algebra,' (and why not have added Greek and Hebrew ?) but never having heard of any Haytian who had acquired a knowledge of these branches of education in the island, we cannot help suspecting that these schools will be found as much a hoax as the 200,000 tons of shipping employed to carry 16 or 17 thousands tons of produce, or their armed force of 158,848 men! Reference has been made to their official documents to prove their scholarship, as if it followed that Boyer (originally, it is said, a tailor) was his own clerk or secretary; report attributes them to a young American from New England, who publishes the official newspaper called the Telegraph, at Port-au-Prince.
From what has been said it clearly appears that the dreadful massacres of the revolution in St. Domingo have not been compensated to humanity, by any beneficial results. On the contrary, this beautiful island, once the richest and most valuable in the Western Archipelago, has become nearly a desert. Deprived of the light of civilization by the murder or expulsion of the Europeans, its rude population, now under a military despotism, is relapsing into African barbarism. With all the natural advantages
which the most favoured soil and climate can boast, cultivation has disappeared, desolation is stamped on the face of the country; it is the last place on earth that an exile would choose for his home. The very outcast free blacks of North America have fled from it in horror.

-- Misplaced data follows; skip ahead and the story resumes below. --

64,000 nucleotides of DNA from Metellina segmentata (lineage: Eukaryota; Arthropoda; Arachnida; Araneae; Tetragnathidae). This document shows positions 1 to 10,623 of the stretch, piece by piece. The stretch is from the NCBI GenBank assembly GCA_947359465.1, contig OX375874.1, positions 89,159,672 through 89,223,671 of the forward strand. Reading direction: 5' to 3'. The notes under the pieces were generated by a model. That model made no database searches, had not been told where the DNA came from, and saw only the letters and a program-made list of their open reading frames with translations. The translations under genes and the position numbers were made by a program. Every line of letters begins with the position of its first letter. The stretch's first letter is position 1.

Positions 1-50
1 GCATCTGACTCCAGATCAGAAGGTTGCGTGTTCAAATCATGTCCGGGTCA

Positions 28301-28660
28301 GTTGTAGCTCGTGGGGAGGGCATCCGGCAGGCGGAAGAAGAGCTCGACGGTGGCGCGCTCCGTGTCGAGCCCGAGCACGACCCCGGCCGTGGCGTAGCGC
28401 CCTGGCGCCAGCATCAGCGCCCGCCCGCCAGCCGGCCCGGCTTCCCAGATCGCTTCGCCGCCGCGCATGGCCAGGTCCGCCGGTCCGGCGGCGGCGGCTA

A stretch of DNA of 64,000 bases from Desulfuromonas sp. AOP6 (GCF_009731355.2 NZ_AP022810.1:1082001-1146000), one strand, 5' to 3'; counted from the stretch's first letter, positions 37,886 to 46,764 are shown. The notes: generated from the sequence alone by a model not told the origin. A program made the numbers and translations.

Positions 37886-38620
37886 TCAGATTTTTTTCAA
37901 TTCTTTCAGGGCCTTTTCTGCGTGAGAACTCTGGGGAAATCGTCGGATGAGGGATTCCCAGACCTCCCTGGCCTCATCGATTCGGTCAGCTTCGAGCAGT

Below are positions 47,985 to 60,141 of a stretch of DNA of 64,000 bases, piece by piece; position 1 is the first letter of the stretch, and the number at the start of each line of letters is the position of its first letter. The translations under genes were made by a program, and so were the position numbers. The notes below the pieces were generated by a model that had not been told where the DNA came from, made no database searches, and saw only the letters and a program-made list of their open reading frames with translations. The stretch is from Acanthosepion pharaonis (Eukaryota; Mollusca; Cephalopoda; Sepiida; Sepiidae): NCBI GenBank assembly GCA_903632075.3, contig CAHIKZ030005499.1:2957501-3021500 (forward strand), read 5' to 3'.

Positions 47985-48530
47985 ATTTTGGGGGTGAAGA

The Edinburgh Review on the Spirit of West
India Society.' In a subsequent number of the Edinburgh Review (84), 'the spirit of West Indian society' is ascertained from a riot, and the destruction of a methodist chapel in Bridgetown, Barbadoes. Of that disgraceful transaction I never heard mention made in Jamaica, but in such terms as would be used in England in speaking of the riots in Ireland ; and it is just as fair and candid to judge of the inhabitants of Jamaica by a riot in Bridgetown, Barbadoes, as it would be in a foreign writer to illustrate the spirit of English society' by a minute and studied account of a riot in Connaught. Such conduct, however, on the part of the Review, can excite no surprise, because the uniform practice of the party has been, when any case of cruelty or violation of the law occurred in any of the colonies, to hold it up and dwell upon it in their speeches and publications, as a proof of the general ill-treatment of the slaves,--as a fair specimen of the